Mendelian Inheritance Flashcards Preview

Genetics (David Oh) > Mendelian Inheritance > Flashcards

Flashcards in Mendelian Inheritance Deck (13):

what are 2 examples of autosomal dominant diseases

huntington disease and familial forms of breast cancer


what are 2 examples of autosomal recessive diseases

cystic fibrosis, gaucher disease, peroxisome biogenesis disorders


what was the x linked dominate syndrome covered in lecture?

Rett Syndrome caused by MECP2
Males with severe MECP2 are not born
progressive neurodevelopment disease


what is an example of x linked recessive disease?

duchenne and becker muscular dystrophy


huntington disease is what type of disease caused by what?

neurodegenerative disorder caused y CAG repeats in the HTT gene


name 3 peroxisome disorders

autosomal recessive:
zellweger synder (ZS), neonatal adrenoleukodystrophy (NALD), infantile refsum disease (IRD)


what is zellweger disorders caused by

mutations in any of 13 PEX


locus heterogeneity

occurs in more than one region


brca1 brca2 dominant or recessive?




when one gene influences multiple phenotypic trait


PBDs detail

Peroxisome biogenesis disorders (PBDs) illustrate some key concepts in inheritance. PBDs result when both copies of a given PEX gene responsible for peroxisome assembly have compromised activity. Patients with similar clinical phenotypes can have different PEX genes inactivated (locus heterogeneity). Thus, genetic tests often need to screen multiple PEX genes to identify the single PEX gene that is mutated (both copies) in patients. Most of the time the patients have compound heterozygous mutations (mutations in the same PEX gene, but different inactivating mutations). PBDs show pleiotrophy since multiple clinical phenotypes are observed. There is variable expressivity since some patients are more severely affected by disease than others. This is demonstrated by the subtypes of diseases comprising the Zellweger Spectrum Disorder.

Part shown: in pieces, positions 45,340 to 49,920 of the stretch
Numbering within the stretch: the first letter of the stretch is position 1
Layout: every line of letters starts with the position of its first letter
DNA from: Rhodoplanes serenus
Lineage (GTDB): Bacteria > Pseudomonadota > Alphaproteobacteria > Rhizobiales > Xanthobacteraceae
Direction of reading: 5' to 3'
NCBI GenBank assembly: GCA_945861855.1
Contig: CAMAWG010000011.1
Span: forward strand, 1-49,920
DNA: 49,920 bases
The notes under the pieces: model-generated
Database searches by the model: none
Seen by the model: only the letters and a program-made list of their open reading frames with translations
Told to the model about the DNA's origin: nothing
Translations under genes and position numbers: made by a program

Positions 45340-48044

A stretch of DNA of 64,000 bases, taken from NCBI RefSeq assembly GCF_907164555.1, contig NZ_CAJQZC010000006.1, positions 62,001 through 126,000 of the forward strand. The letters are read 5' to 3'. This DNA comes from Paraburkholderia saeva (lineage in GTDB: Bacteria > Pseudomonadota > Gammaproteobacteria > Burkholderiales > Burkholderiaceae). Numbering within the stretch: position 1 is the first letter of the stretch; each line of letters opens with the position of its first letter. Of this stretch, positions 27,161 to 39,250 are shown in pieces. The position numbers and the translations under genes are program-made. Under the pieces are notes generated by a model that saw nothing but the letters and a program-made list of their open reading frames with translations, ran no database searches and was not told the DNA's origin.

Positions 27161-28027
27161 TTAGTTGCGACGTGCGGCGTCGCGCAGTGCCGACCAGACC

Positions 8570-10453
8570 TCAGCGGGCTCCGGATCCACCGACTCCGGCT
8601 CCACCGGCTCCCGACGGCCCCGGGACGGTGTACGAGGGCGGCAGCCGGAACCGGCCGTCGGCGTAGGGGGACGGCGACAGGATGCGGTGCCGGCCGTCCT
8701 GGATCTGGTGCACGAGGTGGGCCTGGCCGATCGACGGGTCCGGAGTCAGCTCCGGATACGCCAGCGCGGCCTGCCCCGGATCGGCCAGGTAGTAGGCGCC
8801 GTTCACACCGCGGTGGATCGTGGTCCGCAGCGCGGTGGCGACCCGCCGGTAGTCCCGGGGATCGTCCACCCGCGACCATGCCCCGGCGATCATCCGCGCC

Penetrance and variable expressivity often get confused. Penetrance is an all-or-none phenomenon, i.e. does a person have the disease or not while still carrying the mutation; variable expressivity assumes the person has the symptoms and refers to the variability in the extent to which the person is affected


5 factors that determine H-W equilibrium

1. based on random dating 2. based on normal mutation rate 3. no selection 4. large population 5. limited influx of new genetic varation


what gene example used to explain founder effect?